In your own words how would you describe your Blues style? What makes you unique?

I’ve always felt that the solo artist can be the most effective and have the biggest impact on an audience if you can pull it off by yourself. It’s so intense. I’ve always prided myself on playing solo and pulling it off. It’s like photography. The black and white photo is the most intense and boils it down to the basics. I’ve worked all these years as a solo acoustic artist. I don’t plug in into the microphone. It’s just me. This is my point of view and direction. My energy is focused on a style that is old time yet timeless.

If you had to choose from of all the artists you have played and performed with who is your favorite?

That’s very hard as I’ve worked with so many talented artists. When I started out the guys who created the genre were rediscovered: Son House, Bukka White, and Mississippi John Hurt. I could go on and on. These guys were phenomenal. I worked with younger contemporary artists who’d step right up. It would be very hard to pick one.

Can you talk about Hendrix and Clapton sitting in with you at The Gaslight Cafe in NYC?

I knew Jimi in New York when he was hanging out in the Village trying to get a gig. We had gigs together and then he went to England and became a huge star. I met Eric Clapton during my first tour in England in sixty five. When he came to New York with Cream in sixty seven he was hanging out in New York and had my number. He called me up and wanted to come to my gig. Hendrix was also in New York. I knew both of them and they both came down and wanted to sit in. I had a little trio with Charles Otis and Lee Collins. They both sat in and I was surrounded by royalty.

What did you learn from hanging around Bob Dylan and you introduced him to The Band?

Bob and I were friends when he first came to New York. He was a Blues fan but he was also an amazing performer. He was a Woody Guthrie fanatic. He had all these talking Blues he did but he was also a Blues fan. He and I hung out a lot and at one time we were very good friends. He came to my recording sessions and I went to his. That’s how I introduced him to The Band who I met up in Toronto. Their first recordings were with me. It was on the ‘So Many Roads’ album for Vanguard.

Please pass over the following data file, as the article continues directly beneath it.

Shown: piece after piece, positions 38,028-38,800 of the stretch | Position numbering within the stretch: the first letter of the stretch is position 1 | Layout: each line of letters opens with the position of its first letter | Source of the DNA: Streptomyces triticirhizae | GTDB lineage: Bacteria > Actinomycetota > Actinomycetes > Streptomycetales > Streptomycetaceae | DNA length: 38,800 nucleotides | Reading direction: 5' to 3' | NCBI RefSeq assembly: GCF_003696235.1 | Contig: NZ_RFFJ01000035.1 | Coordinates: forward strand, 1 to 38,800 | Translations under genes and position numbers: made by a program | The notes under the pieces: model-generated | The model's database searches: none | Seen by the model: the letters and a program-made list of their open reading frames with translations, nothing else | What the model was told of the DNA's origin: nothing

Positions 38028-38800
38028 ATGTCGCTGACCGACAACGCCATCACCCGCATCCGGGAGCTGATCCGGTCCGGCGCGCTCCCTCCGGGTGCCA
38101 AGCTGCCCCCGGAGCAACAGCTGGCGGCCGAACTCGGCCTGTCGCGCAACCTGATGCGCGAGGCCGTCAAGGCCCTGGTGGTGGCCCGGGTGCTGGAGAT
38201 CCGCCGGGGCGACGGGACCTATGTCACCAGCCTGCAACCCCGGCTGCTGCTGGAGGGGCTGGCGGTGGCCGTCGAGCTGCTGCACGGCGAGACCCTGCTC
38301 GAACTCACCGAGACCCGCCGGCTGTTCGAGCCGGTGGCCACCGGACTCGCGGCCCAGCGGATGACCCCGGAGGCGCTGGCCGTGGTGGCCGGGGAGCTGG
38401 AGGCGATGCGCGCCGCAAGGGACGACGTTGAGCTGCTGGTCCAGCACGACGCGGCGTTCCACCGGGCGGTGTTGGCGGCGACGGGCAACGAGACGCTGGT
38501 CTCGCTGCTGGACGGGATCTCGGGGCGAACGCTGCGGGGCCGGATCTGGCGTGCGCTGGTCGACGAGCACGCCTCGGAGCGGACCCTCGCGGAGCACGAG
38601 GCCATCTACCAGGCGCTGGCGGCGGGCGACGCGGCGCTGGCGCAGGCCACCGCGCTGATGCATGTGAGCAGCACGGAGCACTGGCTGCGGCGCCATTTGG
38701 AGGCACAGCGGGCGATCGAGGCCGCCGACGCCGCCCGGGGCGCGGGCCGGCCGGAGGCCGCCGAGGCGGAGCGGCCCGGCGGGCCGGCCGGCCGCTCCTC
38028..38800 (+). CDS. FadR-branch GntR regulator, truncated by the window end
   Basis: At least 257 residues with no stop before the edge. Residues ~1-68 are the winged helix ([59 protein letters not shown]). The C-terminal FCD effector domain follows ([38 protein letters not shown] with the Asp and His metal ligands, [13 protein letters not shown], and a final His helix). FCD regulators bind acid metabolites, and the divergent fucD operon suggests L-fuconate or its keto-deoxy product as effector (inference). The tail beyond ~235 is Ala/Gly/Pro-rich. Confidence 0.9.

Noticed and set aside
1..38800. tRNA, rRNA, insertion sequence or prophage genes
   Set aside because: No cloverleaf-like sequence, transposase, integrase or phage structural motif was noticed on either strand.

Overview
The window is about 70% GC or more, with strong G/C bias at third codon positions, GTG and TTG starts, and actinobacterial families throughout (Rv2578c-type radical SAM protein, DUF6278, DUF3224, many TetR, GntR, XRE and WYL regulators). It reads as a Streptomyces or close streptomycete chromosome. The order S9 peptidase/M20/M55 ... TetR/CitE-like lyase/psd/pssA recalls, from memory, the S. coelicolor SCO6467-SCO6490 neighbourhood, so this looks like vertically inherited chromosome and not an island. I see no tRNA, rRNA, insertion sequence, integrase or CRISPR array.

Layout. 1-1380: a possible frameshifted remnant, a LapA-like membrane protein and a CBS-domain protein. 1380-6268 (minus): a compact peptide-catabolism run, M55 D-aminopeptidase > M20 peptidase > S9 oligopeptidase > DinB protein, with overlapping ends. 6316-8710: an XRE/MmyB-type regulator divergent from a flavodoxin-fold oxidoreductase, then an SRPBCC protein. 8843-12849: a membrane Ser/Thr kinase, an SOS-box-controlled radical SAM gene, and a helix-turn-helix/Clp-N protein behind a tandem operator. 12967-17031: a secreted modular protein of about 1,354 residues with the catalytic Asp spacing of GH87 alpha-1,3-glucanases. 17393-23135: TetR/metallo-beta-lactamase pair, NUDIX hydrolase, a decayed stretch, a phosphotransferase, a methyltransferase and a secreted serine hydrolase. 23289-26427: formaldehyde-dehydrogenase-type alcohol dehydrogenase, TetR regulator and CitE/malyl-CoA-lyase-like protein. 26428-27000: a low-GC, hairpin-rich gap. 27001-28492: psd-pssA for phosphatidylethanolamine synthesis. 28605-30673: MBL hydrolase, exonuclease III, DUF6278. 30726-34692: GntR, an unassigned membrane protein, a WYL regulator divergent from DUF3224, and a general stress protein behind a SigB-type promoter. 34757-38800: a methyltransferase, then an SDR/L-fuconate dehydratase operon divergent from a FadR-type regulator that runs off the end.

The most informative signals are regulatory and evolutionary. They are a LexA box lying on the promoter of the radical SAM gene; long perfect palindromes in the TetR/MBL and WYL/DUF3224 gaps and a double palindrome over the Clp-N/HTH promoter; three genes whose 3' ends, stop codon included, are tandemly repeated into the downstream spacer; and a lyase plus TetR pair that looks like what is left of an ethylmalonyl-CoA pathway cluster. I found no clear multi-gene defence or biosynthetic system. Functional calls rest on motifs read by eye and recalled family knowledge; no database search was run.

What’s your recording process like? How do you know when you have a take?

Sometimes you just know instantly that was it and it’s not going to get any better than that. Other times you do it two or three times and you listen back and realize this one has more that I was aiming for and this one has less. You go into record with an idea of what sound you want for each song. Each song has its own life and you go with whichever take you think is more on the ball.

Do you have a favorite cover song?

I have so many songs it would really be tough to pick one. I have some of my own songs that I’ve done in the last five years. I am not a songwriter as such. I have always felt that I can bring any song I choose to life. I have been inspired by Howlin’ Wolf, Muddy Waters, Robert Johnson, Willie McTell, and Blind Boy Fuller. The whole gamut is kind of a wide range.

Anything else you want to accomplish?

I have done a lot. It’s not like I am done or anything. I have become very choosy about the gigs I play. I have a lot to reflect on. My wife and I are compiling a memoir. That’s a lot of fun. I have been to a lot of places, met a lot of people, and have made a lot of records. I have some great stories.

John Hammond

*Photos provided by Paul Babin